“The brief was a classic ‘alterations and additions’ scope – a new kitchen, living, dining and master bedroom suite, with associated service spaces,” says David Barr of David Barr Architect. “The clients, a family with two children, were keen to open their existing federation house to its site, letting in light and connecting their day-to-day lives with the garden.”
The single-level extension involved expanding the floorplan into the garden of the clients’ 1000 square metre site, which was home to a number of established trees and neighbouring gardens.
David says the existing landscape, and the roughly one metre fall from rear boundary to street, formed the genesis for the project’s design.
The new rooms were designed to interact with the outside areas; the lawn, courtyard planted garden, the pool and outdoor living area.
High traffic living areas boast large sliding doors and windows that open onto the outside living spaces, while also allowing an abundance of natural light into the abode.
Four steps up from the ground level (house level) sits the undercover living and pool area – with a consistent ceiling height between the two.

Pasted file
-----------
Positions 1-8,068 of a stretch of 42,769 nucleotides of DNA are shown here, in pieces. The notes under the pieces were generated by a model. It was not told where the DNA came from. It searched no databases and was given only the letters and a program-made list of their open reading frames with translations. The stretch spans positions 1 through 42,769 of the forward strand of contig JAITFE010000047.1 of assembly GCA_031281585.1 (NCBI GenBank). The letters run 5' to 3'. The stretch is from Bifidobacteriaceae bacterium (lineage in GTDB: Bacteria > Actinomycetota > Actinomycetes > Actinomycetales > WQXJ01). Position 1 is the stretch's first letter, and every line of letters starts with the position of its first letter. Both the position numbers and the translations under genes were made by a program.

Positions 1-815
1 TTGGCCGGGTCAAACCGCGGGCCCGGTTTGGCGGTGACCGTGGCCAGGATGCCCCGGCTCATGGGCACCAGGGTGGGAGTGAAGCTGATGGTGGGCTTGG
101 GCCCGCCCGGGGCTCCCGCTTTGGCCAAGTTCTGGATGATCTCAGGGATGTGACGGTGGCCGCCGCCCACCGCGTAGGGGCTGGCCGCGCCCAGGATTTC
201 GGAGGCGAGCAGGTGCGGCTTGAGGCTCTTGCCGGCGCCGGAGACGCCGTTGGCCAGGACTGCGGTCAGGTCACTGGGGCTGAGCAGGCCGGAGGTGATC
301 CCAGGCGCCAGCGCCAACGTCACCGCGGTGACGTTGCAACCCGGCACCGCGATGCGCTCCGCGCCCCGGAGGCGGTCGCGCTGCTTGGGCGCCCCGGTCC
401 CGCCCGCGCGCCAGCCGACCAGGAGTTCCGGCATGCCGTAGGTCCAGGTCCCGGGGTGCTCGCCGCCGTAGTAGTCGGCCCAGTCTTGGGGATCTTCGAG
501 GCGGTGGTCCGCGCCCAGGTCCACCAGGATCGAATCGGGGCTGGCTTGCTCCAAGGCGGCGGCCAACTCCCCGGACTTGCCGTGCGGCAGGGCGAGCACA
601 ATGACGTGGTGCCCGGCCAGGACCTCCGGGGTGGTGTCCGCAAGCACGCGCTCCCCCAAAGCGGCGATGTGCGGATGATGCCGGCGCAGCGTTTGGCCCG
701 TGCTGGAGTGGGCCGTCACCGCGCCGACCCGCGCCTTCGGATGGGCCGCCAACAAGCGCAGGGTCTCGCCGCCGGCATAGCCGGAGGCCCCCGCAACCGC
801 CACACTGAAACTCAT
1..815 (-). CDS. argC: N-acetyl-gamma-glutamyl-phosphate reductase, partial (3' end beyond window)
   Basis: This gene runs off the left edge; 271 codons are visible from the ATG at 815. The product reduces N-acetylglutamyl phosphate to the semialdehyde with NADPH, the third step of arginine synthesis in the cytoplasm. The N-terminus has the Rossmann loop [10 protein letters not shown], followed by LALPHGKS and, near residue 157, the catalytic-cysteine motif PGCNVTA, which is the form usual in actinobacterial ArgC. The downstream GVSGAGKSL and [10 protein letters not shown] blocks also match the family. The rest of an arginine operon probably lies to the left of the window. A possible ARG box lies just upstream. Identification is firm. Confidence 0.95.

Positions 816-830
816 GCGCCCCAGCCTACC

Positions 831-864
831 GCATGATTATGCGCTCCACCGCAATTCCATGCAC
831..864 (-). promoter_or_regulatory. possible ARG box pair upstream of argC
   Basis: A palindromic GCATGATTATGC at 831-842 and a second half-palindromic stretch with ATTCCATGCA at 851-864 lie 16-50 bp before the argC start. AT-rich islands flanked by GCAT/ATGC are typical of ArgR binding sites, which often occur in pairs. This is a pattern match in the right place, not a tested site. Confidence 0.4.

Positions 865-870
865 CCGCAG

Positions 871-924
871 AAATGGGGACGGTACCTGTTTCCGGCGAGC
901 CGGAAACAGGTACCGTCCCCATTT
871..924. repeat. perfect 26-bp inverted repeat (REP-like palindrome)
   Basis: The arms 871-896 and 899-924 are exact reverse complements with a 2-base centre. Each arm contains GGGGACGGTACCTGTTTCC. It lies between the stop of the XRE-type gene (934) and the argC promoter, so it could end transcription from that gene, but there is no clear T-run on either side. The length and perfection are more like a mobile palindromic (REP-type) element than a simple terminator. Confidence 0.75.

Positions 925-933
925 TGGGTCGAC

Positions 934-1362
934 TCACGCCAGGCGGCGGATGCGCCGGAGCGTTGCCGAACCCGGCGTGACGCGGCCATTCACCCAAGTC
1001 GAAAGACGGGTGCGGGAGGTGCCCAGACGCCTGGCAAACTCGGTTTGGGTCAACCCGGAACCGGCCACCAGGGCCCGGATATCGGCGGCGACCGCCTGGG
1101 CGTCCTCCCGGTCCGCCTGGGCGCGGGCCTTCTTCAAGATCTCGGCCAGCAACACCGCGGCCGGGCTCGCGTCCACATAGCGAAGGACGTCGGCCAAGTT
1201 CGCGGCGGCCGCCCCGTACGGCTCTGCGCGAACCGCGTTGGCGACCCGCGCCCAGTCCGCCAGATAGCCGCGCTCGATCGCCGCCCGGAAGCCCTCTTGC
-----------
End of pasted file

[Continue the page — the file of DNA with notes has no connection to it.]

“The house is primarily constructed from painted brick volumes that are opened to the garden using large expanses of sliding glazing. Openings, depending on their orientation, are recessed deeply within the building or screened,” says David. “A separate external dining and pool area is linked to the main house by a covered walkway that filters light through polycarbonate roofing and a timber batten ceiling.”
Internally, the minimal palette of polished concrete floors, American Oak timber veneer cabinets, marble bench tops and white painted walls is timeless.
Externally, the white paint, dark steel, brickwork and timber highlights are a striking design feature – an example of how David Barr Architects successfully connected the aesthetic of the old with the new through the use of mixed materials.
This project is an entry in the Australian Institute of Architects WA Architecture Awards in the category of Residential Architecture – Houses (alterations and additions).
David Barr Architect
Words by David Congram.
Photography: Robert Frith – Acorn Photo